In spite of the war’s moniker, not all Native Americans sided with the French. While the majority of Native American tribes backed the French, numerous tribes remained neutral, fought alongside the British or shifted allegiances with the winds of war.
What were the three sides in the French and Indian War?
Early American Indian Wars Indians had to choose sides or try to stay neutral when the American Revolution broke out. Many tribes such as the Iroquois, Shawnee, Cherokee and Creek fought with British loyalists. Others, including the Potawatomi and the Delaware, sided with American patriots.
For Native Americans, the War of 1812 was a desperate struggle for freedom and independence. Native Americans became involved in the conflict to secure British support for their own war against the United States. Led by Tecumseh, they played a key role in defending Canada.
The Delawares and Shawnees became France’s most important allies. Shawnees and Delawares, originally “dependents” of the Iroquois, had migrated from Pennsylvania to the upper Ohio Valley during the second quarter of the 18th century as did numerous Indian peoples from other areas.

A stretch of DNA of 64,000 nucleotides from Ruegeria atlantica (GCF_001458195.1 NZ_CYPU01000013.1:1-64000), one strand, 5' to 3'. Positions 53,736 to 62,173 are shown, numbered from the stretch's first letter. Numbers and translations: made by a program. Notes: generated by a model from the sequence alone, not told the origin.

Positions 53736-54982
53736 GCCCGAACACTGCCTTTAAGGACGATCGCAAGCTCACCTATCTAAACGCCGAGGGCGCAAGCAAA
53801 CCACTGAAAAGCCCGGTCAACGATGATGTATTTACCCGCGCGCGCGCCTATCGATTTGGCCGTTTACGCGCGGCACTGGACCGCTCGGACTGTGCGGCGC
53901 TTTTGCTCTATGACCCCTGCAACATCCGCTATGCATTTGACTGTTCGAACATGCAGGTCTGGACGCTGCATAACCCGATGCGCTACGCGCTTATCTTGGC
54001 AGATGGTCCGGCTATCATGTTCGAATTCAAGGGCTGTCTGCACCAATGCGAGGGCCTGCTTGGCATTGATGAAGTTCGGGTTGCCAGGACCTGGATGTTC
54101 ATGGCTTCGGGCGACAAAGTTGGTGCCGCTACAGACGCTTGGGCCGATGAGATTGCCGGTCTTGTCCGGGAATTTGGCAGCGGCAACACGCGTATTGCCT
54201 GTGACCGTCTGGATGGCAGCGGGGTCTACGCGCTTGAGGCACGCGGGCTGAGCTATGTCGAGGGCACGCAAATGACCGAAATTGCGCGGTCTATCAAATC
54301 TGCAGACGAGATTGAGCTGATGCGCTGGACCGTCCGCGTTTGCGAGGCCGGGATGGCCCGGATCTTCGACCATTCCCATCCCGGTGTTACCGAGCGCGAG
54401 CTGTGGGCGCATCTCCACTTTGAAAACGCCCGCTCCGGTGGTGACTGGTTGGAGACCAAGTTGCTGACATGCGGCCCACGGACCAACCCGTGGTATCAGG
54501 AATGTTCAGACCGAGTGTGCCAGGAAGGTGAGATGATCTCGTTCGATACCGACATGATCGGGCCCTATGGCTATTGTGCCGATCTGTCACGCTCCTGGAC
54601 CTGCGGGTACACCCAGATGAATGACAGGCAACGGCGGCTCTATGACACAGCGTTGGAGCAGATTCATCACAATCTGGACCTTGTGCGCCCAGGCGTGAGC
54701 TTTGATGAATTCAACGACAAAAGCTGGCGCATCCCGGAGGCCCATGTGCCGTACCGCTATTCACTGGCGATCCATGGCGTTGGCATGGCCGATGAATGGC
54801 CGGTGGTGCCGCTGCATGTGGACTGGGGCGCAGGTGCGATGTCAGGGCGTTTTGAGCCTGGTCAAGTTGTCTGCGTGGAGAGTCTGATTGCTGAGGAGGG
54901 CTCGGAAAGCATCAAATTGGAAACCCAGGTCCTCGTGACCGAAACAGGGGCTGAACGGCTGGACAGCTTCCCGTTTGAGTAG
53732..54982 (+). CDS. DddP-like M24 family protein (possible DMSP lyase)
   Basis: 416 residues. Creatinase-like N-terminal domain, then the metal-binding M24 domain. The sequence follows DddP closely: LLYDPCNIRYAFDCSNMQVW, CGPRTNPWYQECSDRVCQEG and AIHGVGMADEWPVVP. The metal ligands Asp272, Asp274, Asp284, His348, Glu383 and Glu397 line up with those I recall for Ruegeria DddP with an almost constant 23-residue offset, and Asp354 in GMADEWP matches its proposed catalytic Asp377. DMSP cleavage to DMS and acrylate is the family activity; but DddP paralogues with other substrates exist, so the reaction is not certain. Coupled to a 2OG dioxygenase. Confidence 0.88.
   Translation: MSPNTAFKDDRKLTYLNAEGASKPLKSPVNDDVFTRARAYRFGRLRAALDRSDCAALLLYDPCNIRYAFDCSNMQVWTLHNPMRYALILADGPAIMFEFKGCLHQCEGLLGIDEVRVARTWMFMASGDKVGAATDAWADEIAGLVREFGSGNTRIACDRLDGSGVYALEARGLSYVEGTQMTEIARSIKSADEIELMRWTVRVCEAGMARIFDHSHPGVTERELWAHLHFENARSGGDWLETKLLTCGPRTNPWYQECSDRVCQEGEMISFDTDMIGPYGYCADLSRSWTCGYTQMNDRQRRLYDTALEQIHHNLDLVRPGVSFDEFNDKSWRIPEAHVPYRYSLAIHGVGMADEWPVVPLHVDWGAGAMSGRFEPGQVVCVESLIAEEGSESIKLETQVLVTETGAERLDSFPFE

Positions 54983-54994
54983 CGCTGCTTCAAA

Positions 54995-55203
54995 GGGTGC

The Iroquois Confederacy, an alliance of six Native American nations in New York, was divided by the Revolutionary War. Two of the nations, the Oneida and Tuscarora, chose to side with the Americans while the other nations, including the Mohawk, fought with the British.
The British colonists were supported at various times by the Iroquois, Catawba, and Cherokee tribes, and the French colonists were supported by Wabanaki Confederacy member tribes Abenaki and Mi’kmaq, and the Algonquin, Lenape, Ojibwa, Ottawa, Shawnee, and Wyandot tribes.
French and Indian War, American phase of a worldwide nine years’ war (1754–63) fought between France and Great Britain. (The more-complex European phase was the Seven Years’ War [1756–63].) It determined control of the vast colonial territory of North America.
Most Native American tribes during the War of 1812 sided with the British because they wanted to safeguard their tribal lands, and hoped a British victory would relieve the unrelenting pressure they were experiencing from U.S. settlers who wanted to push further into Native American lands in southern Canada and in the
The British had won the French and Indian War. They took control of the lands that had been claimed by France (see below). France lost its mainland possessions to North America. Britain now claimed all the land from the east coast of North America to the Mississippi River.
The British victory in the French and Indian War had a great impact on the British Empire. Firstly, it meant a great expansion of British territorial claims in the New World. But the cost of the war had greatly enlarged Britain’s debt.